(Nudie’s Recycled Rug project <;)

“We love jeans, a passion we share with anyone who mourns a worn-out pair like the passing of an old friend” (Nudie, 2015). It is with this passion that Nudie takes back any of their customers worn out jeans for 20% off a new pair and recycles these old pairs, weaving the denim into beautiful woven rugs and stools or pulping the fibres, turning them into new denim fabric for their ‘post-recycle dry’ range. Nudie will do almost anything to keep their denim out of landfill, creating the ‘Denim Maniac’ project in which they collaborated with young designers who recycled old denim into couture runway creations giving new and vibrant life to scraps most people would throw in the bin.

(Nudie’s ‘Reuse’ Denim Maniac project <;)

It is a mindset like this that makes Nudie part of the fashion revolution, finding beauty and inspiration in loved clothing. New is not always better. Cotton production is unavoidable but using it to it’s fullest potential is crucial.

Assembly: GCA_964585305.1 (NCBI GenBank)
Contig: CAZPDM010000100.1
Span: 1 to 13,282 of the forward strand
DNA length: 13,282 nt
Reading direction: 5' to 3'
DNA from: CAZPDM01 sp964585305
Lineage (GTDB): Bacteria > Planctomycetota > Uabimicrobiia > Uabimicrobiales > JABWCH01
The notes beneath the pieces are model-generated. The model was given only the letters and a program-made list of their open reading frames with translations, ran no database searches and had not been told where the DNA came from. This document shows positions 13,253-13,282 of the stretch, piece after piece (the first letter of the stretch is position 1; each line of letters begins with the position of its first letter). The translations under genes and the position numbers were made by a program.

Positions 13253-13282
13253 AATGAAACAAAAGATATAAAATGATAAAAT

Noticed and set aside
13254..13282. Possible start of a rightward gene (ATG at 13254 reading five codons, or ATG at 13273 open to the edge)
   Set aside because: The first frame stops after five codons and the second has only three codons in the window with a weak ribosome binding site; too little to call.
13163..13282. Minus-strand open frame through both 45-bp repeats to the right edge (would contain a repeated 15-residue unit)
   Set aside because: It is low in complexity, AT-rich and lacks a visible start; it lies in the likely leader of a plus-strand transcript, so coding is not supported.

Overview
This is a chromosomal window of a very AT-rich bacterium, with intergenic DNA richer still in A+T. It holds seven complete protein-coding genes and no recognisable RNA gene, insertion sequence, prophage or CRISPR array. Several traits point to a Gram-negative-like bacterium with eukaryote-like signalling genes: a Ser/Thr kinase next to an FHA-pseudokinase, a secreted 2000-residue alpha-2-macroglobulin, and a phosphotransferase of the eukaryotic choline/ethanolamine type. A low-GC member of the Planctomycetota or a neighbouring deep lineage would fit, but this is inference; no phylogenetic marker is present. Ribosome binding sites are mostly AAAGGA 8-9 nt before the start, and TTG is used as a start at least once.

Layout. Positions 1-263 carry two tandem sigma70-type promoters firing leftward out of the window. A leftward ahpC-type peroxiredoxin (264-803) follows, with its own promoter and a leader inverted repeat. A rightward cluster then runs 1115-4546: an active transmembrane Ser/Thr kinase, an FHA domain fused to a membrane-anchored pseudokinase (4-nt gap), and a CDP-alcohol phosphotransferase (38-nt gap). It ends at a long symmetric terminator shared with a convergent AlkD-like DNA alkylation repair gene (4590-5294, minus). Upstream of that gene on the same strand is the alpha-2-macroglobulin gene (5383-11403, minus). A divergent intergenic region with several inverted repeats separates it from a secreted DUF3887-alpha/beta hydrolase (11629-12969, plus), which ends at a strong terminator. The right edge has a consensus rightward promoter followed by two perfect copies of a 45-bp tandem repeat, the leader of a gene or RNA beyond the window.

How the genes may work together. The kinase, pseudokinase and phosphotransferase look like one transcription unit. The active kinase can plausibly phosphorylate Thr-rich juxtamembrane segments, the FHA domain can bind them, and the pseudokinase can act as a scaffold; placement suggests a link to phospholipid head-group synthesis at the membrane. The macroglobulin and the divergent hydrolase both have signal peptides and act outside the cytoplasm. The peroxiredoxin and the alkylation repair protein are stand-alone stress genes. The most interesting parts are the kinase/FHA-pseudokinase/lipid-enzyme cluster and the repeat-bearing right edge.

World Wildlife Fund, 2015, ‘Sustainable Agriculture – Cotton’, Online Article, Washington, viewed 29 April 2015, <;

World Wildlife Fund, 2015, ‘The Hidden Cost of Water, Online Article, Washington, viewed 29 April 2015, <;

Nudie Jeans Co, 2015, ‘Recycling Jeans – Let Us Break It Down For You, Online Article, Sweden, viewed 29 April 2015, <;

Nudie Jeans Co, 2015, ‘Nudie Jeans Denim Maniacs, Online Article, Sweden, viewed 29 April 2015, <

Post D: The Act Of Killing – A Gangsters Celebration of Genocide

‘The Act Of Killing” is an incredible documentary because it does not just expose the mass killing of over a million ‘communists’ in Indonesia following the 1665 coup, but allows this truth to be revealed by the very people who committed these crimes. The director of the film, Joshua Openheimer, allowed Anwar Congo, The head of a gang called the ‘Frog Squad’ and his associates who conducted many of these mass executions to direct a film recounting their own version of the events. “War crimes are defined by the winners. I am a winner so I can make my own definitions” (Congo, 2013).

There is a great emphasis on the word ‘gangster’ throughout the film as it is derived from idea of ‘free men’. Anwar and his friends wear this title proudly as if they are heroes in their favourite Hollywood films from which they adapted some of their killing techniques. These gangsters were excited to make the film as they saw it as a chance to create a heroic retelling of their lives that they could show to their children.